The lone Ash tree in Argyle Street, opposite the Park Bar, has cast its shadow over the city for over 150 years,

This picture, taken around 1960, shows the tree with a one-off, high-speed, single-decker tram, introduced by the city's then transport convener, Baillie Burt. Because the tram had nothing up top, it was nicknamed 'Wee Baldie'.

The story below, taken from James Cowan's 1935 book, From Glasgow's Treasure Chest, explains the roots of the Argyle Street tree.

'At the west end of Argyle Street there is a four – storeyed tenement known as Franklin Terrace, which has a narrow strip of garden ground in front of it. About the middle of the tenement at No.1223 Argyle Street, there stands a very tall Ash tree, its highest branches reaching far above the top windows of the tenement.

This tree is unusually graceful for an Ash, its slender trunk almost being as straight as a ships mast; and there are no heavy side branches to spoil its symmetry. This slenderness is no doubt owing to the shaded position causing the tree to stretch up to the light. It is quite the most graceful Ash I have seen.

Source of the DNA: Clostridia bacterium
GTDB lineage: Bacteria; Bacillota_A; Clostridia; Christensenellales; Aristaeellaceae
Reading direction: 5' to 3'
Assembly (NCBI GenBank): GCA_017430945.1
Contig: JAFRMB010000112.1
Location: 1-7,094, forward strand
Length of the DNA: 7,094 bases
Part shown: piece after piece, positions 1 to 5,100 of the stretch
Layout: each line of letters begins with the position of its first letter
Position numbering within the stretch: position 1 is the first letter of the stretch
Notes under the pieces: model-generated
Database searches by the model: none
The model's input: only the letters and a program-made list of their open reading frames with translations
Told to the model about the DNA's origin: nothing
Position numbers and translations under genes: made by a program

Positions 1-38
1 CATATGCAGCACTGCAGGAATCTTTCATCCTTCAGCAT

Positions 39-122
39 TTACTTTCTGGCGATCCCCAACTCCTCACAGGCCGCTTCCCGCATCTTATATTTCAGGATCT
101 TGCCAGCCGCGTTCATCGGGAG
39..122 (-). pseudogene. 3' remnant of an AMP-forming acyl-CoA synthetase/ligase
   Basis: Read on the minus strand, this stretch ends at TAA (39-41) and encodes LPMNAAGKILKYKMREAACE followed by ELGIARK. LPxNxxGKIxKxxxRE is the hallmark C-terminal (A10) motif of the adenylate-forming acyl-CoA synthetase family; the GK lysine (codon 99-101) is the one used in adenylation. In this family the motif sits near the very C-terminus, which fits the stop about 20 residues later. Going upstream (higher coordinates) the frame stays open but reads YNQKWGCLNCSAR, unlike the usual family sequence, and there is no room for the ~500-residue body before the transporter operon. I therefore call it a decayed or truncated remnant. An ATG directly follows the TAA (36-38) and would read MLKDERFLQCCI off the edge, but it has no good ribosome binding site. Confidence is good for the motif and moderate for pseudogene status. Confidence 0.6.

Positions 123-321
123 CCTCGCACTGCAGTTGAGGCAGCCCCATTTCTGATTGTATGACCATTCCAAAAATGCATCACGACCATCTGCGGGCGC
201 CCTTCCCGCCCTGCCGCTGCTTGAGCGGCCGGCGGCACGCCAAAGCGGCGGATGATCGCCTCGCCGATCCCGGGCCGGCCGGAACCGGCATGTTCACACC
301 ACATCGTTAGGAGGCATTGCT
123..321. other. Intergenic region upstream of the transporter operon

Vague sentimental stories are always apt to grow up around any interesting object of which the exact origin is not known, and I found this tree to be no exception; but in conversation with friend I learned exactly how it came to be there.

A friend of his used to live in the house in front of which the tree stands. A member of this friend’s family brought home some primrose roots from the place he had been on holiday, and set them out in the plot. The earth around one of those roots must have continued the Ash tree seed, and when the sapling came up it was allowed to remain. That story may not be so sentimentally interesting as one or two others which exist about the tree, but it has the merit of being the true one.

Not very long ago an adventurous cat made its way up the branches of this tree on a level with the rones of the tenement, and then found it could not come down again. For nearly two days it remained there, mewing piteously, until a telephone message was sent for the fire brigade to come and rescue it.

At first the Fire Brigade authorities demurred at being called upon for such a purpose, but at last it was recognised that nothing short of a fire escape would meet the case, and the very latest and longest was sent out. An exciting 20 minutes then ensued, during which long lines of traffic were held up, east and west, and at last pussy was rescued, to the great satisfaction of the cheering crowd who looked on.

As Franklin Terrace was built about 1850 (it appears for the first time in the Glasgow directory of 1851) and my informant could himself remember the tree in question as a quite large one in 1877, it is probable that its seed was set only a few years after the erection of the tenement.

I estimate its height at about 75 feet, and if its age be taken at the same number of years, I think that will not be far from correct. It looks healthy enough to last for another 75 years, if allowed to remain, as I hope it will.'